# .env

DO_SSH_KEY_PATH=XXX # Path to the SSH Key to be used for installation. (e.g.: ~/.ssh/id_rsa)

DO_TOKEN=YYY        # Digital Ocean API Token

sync_type=rsync     # Copies all bootstrap items to the Digital Ocean node, and provisions.

3) Make sure the attribute sync_type: nfs is removed from the file stacks/st2.yaml.

You can get your Digital Ocean API Token from https://cloud.digitalocean.com/settings/applications and generate a new token.

Proceed to Start it up!, paying specific attention to the --provisioner parameter.

To enable AWS support, you’ll need to do the following:

1) Install the AWS Vagrant Plugin: vagrant plugin install vagrant-aws
2) Download the dummy AWS box: vagrant box add dummy <a href="https://github.com/mitchellh/vagrant-aws/raw/master/dummy.box" target="_blank">https://github.com/mitchellh/vagrant-aws/raw/master/dummy.box</a>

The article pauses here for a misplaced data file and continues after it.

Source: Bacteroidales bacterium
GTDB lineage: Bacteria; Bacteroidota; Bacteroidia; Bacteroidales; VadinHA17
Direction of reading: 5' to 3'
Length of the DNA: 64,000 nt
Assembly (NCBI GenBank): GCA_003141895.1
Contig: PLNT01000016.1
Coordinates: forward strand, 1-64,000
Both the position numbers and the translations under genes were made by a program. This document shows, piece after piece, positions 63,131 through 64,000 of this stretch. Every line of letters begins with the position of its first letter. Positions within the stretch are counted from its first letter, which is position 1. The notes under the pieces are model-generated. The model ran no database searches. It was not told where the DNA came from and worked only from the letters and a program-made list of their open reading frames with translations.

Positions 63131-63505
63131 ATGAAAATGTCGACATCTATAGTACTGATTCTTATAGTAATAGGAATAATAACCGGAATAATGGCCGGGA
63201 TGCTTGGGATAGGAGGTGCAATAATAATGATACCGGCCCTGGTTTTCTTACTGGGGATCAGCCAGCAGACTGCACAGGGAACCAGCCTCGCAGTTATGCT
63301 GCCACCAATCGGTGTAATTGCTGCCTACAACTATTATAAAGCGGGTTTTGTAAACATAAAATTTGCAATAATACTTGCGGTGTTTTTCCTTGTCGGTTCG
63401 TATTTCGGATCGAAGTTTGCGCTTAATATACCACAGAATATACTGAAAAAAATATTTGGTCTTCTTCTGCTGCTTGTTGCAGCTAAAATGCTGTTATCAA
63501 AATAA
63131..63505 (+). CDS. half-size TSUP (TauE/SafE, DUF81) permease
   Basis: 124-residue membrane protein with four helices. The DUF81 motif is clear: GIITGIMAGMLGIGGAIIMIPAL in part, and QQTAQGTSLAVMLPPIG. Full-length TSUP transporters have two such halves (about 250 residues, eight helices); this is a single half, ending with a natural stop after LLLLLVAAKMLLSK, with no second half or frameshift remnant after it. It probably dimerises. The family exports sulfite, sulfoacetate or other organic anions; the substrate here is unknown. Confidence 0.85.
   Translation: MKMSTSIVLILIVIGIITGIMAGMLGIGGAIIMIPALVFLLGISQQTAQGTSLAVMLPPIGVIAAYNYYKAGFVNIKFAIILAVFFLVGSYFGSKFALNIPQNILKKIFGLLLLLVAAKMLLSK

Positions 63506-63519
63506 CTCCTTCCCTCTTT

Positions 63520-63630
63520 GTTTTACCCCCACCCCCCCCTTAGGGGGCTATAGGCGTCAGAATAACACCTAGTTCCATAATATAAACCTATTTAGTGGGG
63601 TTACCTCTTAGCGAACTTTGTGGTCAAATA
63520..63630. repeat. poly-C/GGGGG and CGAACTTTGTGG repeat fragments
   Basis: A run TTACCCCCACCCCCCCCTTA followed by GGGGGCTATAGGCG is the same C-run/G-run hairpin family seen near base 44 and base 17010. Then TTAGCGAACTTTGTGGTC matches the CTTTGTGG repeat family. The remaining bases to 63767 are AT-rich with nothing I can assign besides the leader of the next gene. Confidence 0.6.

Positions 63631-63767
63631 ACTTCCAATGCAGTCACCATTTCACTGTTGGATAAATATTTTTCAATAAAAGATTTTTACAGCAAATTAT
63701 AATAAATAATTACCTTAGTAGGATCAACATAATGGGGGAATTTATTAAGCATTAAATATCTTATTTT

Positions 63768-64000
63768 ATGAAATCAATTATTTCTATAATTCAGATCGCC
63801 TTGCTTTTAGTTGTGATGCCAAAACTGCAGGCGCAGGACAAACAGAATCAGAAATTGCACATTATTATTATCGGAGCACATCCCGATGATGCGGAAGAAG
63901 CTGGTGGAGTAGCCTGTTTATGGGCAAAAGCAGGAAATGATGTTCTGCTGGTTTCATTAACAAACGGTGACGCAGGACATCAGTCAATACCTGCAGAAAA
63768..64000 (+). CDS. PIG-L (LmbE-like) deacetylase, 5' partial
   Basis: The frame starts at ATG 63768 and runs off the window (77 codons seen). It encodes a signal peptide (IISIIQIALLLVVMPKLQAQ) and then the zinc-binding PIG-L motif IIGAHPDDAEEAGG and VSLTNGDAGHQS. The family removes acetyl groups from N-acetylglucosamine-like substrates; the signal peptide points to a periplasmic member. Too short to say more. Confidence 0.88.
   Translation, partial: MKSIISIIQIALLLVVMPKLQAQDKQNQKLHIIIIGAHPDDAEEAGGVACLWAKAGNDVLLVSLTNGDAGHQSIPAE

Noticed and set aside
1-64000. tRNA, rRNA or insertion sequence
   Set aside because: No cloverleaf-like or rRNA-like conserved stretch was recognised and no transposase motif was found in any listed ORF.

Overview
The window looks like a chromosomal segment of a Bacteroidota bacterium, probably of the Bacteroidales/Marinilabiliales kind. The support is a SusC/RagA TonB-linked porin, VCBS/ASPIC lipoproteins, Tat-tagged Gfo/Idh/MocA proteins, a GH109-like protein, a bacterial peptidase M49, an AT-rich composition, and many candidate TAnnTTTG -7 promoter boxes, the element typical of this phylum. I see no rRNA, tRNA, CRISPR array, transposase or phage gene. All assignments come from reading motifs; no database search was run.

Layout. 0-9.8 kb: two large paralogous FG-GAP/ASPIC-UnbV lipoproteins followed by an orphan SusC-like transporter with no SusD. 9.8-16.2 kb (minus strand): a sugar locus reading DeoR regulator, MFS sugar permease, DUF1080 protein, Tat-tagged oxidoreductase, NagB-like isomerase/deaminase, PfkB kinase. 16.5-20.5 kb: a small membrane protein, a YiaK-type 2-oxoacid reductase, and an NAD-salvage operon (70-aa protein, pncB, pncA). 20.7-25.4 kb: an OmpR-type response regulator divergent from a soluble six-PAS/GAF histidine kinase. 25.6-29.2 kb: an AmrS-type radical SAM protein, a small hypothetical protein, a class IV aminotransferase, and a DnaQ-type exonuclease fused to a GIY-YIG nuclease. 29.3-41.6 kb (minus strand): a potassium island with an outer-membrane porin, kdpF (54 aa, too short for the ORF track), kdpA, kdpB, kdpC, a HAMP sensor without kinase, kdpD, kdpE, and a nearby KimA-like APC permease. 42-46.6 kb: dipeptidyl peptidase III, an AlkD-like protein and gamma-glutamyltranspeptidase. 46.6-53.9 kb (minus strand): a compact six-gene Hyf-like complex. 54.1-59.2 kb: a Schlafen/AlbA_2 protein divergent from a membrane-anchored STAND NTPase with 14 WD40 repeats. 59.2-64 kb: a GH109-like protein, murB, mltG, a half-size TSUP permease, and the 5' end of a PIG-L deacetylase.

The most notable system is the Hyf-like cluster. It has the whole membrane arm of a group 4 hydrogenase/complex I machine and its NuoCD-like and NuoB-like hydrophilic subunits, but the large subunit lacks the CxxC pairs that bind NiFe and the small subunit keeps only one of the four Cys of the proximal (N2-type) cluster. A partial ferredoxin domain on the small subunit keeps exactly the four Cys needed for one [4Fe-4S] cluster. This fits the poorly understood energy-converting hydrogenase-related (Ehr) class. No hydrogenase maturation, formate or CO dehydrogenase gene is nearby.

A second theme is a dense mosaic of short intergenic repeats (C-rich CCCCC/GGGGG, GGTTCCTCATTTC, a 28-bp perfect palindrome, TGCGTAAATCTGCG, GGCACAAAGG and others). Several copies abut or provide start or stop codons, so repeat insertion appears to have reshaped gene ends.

3) Setup a New Keypair in AWS. Download this keypair and store it locally.
4) Add the following environmental variables to the file .env at the root of the st2workroom directory.

# .env



AWS_SSH_KEY_PATH=ZZZ      # Path to the SSH Key Generated in Step #3 (e.g.: ~/.ssh/aws_ssh)

AWS_KEYPAIR_NAME=NNN      # Use the keypair generated in Step #3

sync_type=rsync           # Copies all bootstrap items to the Digital Ocean node, and provisions.

5) Make sure the attribute sync_type: nfsis removed from the file stacks/st2.yaml.

Head to the AWS Web Console and look for the “Security Credentials” page. You may need to get in touch with your administrator for key.

Proceed to Start it up!, paying specific attention to the --provisioner parameter.

Note: By default, this provisions an Ubuntu 14.04 node in us-west-2. If you would like to change this, set the AWS_REGION and “AWS_AMIvariables in.envas detailed above.
<h6>Start it Up!</h6>
At this point, we're all set to get started! Go ahead and spin up
st2expressvia the workroom, and let's get started. You can do this with thevagrant upcommand in the root of thest2workroom` directory.

$ cd ~/stackstorm/st2workroom

$ vagrant up st2express (--provisioner )